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The Chronicle of Regino of Prüm and Adalbert of Magdeburg
Author: Simon MacLean

The career, mental world and writings of Regino, abbot of Prüm, were all defined by the Carolingian empire and, more particularly, by its end. The high Ottonian period of the mid-tenth century also witnessed a revival of historiography, exemplified by the work of the two major authors who wrote about the rise of the dynasty. The first of these was Liutprand of Cremona, whose Antapodosis, a history of European politics from 888 until around 950, and Historia Ottonis, a focused account of events surrounding Otto's imperial coronation, were both written in the earlier 960s. The second was Adalbert, who most probably wrote his continuation to the Chronicle in 967/968. Regino's Chronicle, dedicated to Bishop Adalbero of Augsburg in the year 908, was the last work of its kind for several decades, and as such its author can be regarded as the last great historian of the Carolingian Empire. The Chronicle is divided into two books. The first, subtitled 'On the times of the Lord's incarnation', begins with the incarnation of Christ and proceeds as far as the death of Charles Martel in 741. The second 'On the deeds of the kings of the Franks' takes the story from the death of Charles Martel through to 906. The much shorter continuation by Adalbert of Magdeburg enjoys a place in the canon of works relating to the history of the earliest German Reich and consequently has received considerably more attention.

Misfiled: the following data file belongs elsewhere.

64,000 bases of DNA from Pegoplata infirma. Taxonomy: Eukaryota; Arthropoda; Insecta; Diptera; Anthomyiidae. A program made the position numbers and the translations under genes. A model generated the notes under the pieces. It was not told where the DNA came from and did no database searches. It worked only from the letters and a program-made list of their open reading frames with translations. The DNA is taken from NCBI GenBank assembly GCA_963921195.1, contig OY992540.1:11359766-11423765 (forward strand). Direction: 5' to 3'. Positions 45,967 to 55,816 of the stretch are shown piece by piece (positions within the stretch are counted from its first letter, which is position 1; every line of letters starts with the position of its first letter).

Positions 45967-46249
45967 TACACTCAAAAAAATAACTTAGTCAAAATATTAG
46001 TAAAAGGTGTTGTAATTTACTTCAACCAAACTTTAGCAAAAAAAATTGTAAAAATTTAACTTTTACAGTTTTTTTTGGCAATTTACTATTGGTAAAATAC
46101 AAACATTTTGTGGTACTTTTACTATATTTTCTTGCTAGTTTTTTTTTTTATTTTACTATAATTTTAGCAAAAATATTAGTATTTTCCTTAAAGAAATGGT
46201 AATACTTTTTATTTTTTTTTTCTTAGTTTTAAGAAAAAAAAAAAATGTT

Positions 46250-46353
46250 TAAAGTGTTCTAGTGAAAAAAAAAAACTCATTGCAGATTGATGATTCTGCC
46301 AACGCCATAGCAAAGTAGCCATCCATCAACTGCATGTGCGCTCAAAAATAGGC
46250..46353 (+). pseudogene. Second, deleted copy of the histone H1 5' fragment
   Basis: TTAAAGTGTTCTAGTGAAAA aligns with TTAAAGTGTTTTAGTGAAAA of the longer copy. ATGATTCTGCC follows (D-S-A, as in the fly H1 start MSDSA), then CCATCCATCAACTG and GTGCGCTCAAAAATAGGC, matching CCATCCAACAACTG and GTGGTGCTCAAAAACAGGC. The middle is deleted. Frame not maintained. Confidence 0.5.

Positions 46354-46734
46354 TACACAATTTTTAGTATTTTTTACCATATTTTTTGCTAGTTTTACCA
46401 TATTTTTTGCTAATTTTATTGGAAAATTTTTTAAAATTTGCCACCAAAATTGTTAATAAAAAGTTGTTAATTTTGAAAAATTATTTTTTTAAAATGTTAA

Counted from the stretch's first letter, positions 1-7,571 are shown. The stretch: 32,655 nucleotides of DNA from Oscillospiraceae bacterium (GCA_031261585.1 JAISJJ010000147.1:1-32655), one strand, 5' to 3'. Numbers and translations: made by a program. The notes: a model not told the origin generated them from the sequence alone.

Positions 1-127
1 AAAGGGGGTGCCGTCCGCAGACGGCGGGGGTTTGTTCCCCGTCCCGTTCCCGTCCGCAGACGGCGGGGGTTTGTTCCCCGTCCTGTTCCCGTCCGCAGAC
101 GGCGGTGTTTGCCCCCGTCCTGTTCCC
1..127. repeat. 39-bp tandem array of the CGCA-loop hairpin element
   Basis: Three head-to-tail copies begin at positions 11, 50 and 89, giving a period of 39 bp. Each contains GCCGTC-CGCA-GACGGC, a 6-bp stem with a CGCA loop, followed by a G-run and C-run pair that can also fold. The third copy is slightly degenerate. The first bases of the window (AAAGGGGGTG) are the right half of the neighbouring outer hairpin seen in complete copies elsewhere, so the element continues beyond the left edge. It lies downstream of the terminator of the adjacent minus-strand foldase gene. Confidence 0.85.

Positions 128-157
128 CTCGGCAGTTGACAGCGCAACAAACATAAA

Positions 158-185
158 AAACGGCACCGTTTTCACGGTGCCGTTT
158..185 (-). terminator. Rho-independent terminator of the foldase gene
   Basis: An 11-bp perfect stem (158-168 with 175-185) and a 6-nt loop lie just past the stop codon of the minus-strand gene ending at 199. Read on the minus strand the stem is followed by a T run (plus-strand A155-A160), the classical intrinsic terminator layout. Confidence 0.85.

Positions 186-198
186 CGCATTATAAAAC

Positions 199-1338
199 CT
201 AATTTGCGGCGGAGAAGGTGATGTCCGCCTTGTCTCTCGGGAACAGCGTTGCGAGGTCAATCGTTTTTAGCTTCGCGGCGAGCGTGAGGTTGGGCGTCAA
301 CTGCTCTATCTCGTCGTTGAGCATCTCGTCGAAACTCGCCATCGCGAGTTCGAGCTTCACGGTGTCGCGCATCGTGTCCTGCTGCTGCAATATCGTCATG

Abstract only
Simon MacLean

ruler-biographies, lesser annals and widescreen universal chronicles, not to mention commentaries on biblical and classical history, make possible for us the detailed reconstruction of Carolingian politics and the analysis of ninth-century historical sensibilities. 3 Regino’s Chronicle , dedicated to Bishop Adalbero of Augsburg in the year 908, was the last work of its kind for several decades, and as such

in History and politics in late Carolingian and Ottonian Europe
Regino of Prüm and royal monastic conversion
Erik Goosmann and Rob Meens

Chronicle may have covered all of Frankish history, but Regino’s focus was clearly on contemporary themes and events. Moreover, Regino was not a passive observer, but actively participated in the events he chronicled. On a personal level, he wrote to regain his former influence in the realm. All the treatises he wrote in Trier were dedicated to leading aristocrats in the hope that they might restore him to a position of a­ uthority.19 The Chronicle had, for example, been dedicated to Bishop Adalbero of Augsburg, godfather to King Louis ‘the Child’ (d. 911). Sadly, Regino

in Religious Franks